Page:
Here are some initial impressions of the work a local photographer (Vera Zrubrügg) from Dalston did @Ridley Road market, in collaboration with our TAD project.
She decided to focus on the market sellers and show their everyday lives and behaviors. Furthermore, she took photographs of the unique and rare goods that are being sold at the market and that show its cultural diversity.
This week we decided to bring all our research together and discuss it in relation to our up-coming presentation. As a result, we agreed upon the fact that theories alone are not enough to fully portray the weight the gentrification process puts on the affected people. However, we do want to discuss/link our research with theories on gentrification and show their inefficiency/lack of emotion. But then the question remains open: are theories ever efficient enough?
Linking our research on theories of gentrification:
Theories: Tom Slater, Loretta Lee, Ruth Glass vs. Contemporary Artists: Foreign Beggars, Johann Arens and Vera Zurbrügg
Do the theories of gentrification accurately represent gentrification in Brixton?
Are theories enough? (We argue that they don’t show the conflict within the communities/lived space and that examples of lived experience are more important)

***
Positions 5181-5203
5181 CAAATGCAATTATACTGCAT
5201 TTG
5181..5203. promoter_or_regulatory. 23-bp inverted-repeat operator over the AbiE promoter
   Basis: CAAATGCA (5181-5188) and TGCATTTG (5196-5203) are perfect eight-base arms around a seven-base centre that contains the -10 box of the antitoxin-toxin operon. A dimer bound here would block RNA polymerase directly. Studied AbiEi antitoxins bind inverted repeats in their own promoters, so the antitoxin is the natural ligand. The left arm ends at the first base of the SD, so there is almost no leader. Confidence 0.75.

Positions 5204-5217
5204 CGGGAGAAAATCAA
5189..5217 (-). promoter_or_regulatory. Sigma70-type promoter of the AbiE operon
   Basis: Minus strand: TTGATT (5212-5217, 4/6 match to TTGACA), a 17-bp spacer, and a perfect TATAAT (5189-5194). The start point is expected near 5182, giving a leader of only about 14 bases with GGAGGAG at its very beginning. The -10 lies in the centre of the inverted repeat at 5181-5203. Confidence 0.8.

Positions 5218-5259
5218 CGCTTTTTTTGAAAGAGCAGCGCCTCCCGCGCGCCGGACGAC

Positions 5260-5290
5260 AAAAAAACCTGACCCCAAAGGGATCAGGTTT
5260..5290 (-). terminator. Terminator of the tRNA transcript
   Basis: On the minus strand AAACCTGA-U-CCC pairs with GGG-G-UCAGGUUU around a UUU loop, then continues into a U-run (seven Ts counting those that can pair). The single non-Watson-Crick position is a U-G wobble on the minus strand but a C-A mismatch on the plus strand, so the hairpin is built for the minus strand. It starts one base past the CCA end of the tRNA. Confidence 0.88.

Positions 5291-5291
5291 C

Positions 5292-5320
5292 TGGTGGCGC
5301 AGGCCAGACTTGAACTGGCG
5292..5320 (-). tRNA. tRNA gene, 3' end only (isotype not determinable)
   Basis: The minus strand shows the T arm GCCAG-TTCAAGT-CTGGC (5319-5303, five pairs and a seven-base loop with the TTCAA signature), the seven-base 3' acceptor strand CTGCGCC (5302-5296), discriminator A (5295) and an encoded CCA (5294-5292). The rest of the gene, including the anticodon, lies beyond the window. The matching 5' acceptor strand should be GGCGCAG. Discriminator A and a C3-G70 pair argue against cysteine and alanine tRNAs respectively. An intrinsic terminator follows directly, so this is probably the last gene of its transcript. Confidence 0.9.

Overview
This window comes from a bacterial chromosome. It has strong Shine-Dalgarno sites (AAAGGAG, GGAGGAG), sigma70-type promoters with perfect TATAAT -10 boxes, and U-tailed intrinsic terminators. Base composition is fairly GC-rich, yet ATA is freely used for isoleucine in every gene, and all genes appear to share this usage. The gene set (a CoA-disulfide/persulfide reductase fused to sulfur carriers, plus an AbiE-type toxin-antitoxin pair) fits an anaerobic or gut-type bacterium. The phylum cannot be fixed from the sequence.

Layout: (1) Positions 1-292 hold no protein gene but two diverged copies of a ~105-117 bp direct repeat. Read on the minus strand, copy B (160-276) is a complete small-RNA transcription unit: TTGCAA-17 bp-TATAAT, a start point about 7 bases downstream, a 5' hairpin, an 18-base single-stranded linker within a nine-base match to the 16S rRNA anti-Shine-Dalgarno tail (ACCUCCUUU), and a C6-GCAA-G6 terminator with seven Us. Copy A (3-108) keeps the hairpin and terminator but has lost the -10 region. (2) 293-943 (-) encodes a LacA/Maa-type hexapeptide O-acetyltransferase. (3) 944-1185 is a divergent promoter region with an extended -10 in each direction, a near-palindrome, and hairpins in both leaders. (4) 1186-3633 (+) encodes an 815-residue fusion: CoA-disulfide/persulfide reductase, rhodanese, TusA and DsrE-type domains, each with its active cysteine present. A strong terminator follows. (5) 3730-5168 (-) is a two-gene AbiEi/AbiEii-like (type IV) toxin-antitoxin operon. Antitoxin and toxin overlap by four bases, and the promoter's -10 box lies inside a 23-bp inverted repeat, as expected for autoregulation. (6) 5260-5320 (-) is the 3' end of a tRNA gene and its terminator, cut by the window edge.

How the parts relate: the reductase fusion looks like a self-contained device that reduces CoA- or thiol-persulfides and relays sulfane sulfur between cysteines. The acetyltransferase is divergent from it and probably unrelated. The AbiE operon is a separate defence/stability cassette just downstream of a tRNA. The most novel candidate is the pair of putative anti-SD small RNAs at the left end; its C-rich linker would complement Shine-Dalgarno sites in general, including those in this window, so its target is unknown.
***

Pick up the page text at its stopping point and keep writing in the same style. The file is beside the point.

Gentrification through the eyes of artists: multi-disciplinary approach: Art, Photography, Music, Videography (We argue that theories are too abstract and that these approaches show the weight of gentrification
To Do List: (last week dedicated to fieldwork/conducting interviews)
Contact Concrete Soldiers about their Film “Time to Say Goodbye” on Ridley Road
Planning interview with Brixton Windmill/Black Cultural Archives
Today we got to interview a well-known local artist from Dalston, in his studio on Ridley Road. In a conversation-style interview we discussed the gentrification process of Ridley Road market and its impact on artists working/living in the area. Furthermore, he gave a more in-depth insight in the importance of art studios in Dalston and how the artists engage with Ridley Road market and its sellers.
Additionally, we contacted local photographer and organised a photoshooting with her at Ridley Road market. She then took photos of spaces/places of the market, in which she spends time and which she sees as crucial to identify/portray the market’s atmosphere/vibe. The idea of this project is to show the gentrification process through the eyes of local artists and thus people who have a special bond/connection to that specific location.
How does the Japanese anime film Ghost in the Shell (1995) re-define or avoid the conflict of stereotypical gender roles/identity?
My essay examines the role and image of female characters in movies, by analysing Laura Mulvey’s film theories and by making use of the Japanese animation film Ghost in the Shell (Mamoru Oshii, 1995),as a case study.
To do so, I discussed Mulvey’s theories on the spectator’s fascination of the human body in general, and then the “to-be-looked-at-ness” of the female body in film.
My case study Ghost in the Shell (1995) covers themes such as artificial intelligence but also the human (or cyborg) body. I argue that the film embraces its female lead-character as feminist icon, by making her genderless and thus equal to all human beings.